Another Parsley that just ‘popped up’ in the garden. There are many of these scattered about actually.
The uses of Parsley are many and are by no means restricted to the culinary sphere. The most familiar employment of the leaves in their fresh state is, of course, finely-chopped, as a flavouring to sauces, soups, stuffings, rissoles, minces, etc., and also sprinkled over vegetables or salads. The leaves are extensively cultivated, not only for sending to market fresh, but also for the purpose of being dried and powdered as a culinary flavouring in winter, when only a limited supply of fresh Parsley is obtainable.
In addition to the leaves, the stems are also dried and powdered, both as a culinary colouring and for dyeLg purposes. There is a market for the seeds to supply nurserymen, etc., and the roots of the turnip-rooted variety are used as a vegetable and flavouring.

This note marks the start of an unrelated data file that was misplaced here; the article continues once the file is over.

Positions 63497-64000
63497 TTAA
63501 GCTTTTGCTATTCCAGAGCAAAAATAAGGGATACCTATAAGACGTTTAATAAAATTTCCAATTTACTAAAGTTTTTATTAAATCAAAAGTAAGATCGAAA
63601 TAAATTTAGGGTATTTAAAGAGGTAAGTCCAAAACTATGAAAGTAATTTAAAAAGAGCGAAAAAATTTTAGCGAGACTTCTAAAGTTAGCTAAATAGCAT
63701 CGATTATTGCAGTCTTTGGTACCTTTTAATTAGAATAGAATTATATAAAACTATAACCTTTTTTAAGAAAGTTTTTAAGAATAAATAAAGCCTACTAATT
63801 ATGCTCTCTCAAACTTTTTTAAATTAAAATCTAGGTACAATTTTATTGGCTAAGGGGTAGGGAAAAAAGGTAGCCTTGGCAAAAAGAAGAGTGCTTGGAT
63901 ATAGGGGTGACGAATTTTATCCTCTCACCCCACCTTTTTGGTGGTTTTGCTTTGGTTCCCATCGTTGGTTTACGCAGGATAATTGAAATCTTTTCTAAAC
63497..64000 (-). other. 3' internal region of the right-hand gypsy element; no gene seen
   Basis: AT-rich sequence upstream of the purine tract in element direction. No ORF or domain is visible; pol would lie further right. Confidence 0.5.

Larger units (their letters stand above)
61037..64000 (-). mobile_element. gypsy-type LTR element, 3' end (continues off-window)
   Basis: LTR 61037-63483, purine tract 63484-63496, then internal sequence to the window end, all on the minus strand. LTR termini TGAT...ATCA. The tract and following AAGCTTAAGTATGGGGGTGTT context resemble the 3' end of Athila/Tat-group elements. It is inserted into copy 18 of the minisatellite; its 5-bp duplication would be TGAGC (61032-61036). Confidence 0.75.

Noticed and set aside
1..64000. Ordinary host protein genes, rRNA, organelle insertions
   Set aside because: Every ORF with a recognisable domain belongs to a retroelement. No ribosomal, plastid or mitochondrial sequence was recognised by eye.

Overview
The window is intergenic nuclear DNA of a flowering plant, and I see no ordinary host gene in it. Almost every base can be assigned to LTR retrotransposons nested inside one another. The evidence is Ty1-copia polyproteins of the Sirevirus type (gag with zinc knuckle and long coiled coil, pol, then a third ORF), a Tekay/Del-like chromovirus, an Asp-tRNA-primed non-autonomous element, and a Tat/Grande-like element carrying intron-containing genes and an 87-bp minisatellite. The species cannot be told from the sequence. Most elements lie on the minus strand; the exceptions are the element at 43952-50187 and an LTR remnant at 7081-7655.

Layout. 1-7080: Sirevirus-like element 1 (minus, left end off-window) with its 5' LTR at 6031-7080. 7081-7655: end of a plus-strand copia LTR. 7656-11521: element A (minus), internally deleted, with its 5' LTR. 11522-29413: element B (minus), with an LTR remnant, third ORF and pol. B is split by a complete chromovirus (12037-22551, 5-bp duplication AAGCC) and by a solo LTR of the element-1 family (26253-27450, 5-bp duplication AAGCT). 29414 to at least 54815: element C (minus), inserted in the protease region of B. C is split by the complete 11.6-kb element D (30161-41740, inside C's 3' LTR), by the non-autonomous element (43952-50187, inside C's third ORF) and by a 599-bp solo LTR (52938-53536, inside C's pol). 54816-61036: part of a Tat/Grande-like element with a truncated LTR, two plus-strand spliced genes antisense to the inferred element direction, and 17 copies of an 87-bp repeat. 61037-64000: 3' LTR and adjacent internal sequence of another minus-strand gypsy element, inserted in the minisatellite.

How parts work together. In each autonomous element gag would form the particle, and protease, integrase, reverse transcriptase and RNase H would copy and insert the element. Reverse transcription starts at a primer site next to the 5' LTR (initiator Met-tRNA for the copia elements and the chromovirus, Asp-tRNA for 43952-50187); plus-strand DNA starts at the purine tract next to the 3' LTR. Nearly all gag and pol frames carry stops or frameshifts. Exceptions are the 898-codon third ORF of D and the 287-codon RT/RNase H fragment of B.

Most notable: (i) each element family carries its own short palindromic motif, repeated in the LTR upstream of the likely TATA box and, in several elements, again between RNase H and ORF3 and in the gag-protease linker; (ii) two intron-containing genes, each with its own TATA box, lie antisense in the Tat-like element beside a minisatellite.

Medicinally, the two-year-old roots are employed, also the leaves, dried, for making Parsley Tea, and the seeds, for the extraction of an oil called Apiol, which is of considerable curative value. The best kind of seed for medicinal purposes is that obtained from the Triple Moss curled variety. The wholesale drug trade generally obtains its seeds from farmers on the East coast, each sample being tested separately before purchases are made. It has been the practice to buy secondyear seeds which are practically useless for growing purposes: it would probably hardly pay farmers to grow for Apiol producing purposes only, as the demand is not sufficiently great.
This planting is in the Medicinal Herb garden .